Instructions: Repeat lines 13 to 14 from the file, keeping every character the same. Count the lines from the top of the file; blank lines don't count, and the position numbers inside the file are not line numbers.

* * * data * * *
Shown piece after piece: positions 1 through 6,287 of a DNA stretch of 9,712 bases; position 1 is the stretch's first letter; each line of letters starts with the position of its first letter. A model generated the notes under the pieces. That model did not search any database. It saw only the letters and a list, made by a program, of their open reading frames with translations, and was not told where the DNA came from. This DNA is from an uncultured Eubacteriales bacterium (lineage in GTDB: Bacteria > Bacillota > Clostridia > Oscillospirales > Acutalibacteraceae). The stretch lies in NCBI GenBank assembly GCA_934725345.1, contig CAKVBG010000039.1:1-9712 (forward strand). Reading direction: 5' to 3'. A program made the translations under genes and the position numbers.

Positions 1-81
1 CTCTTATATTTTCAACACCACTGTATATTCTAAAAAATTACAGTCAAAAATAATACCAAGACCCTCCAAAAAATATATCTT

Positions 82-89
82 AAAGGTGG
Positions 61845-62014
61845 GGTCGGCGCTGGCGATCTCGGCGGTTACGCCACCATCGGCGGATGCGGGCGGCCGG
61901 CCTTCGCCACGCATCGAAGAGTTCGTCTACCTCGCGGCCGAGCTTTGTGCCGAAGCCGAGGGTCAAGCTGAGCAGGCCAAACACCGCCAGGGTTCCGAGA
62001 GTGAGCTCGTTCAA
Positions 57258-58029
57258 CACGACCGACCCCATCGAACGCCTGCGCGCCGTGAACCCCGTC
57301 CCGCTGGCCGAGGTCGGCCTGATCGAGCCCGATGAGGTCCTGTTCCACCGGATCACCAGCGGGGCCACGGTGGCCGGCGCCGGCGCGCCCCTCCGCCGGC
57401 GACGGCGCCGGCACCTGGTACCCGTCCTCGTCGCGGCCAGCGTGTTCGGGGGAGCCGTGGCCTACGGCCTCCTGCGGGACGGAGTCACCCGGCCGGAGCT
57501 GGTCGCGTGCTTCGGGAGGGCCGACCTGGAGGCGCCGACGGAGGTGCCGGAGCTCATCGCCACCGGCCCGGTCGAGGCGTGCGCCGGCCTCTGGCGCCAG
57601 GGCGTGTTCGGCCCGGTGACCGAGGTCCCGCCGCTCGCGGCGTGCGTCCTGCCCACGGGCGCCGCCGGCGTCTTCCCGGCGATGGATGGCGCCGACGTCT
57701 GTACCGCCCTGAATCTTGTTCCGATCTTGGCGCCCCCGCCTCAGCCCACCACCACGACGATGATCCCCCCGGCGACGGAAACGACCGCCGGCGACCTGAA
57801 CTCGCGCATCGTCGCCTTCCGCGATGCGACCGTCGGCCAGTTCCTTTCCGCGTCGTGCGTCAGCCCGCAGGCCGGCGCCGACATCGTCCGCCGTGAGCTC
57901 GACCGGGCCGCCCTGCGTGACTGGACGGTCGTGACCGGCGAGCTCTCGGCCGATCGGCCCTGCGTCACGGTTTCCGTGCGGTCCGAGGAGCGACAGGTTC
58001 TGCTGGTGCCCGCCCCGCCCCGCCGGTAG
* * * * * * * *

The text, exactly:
57401 GACGGCGCCGGCACCTGGTACCCGTCCTCGTCGCGGCCAGCGTGTTCGGGGGAGCCGTGGCCTACGGCCTCCTGCGGGACGGAGTCACCCGGCCGGAGCT
57501 GGTCGCGTGCTTCGGGAGGGCCGACCTGGAGGCGCCGACGGAGGTGCCGGAGCTCATCGCCACCGGCCCGGTCGAGGCGTGCGCCGGCCTCTGGCGCCAG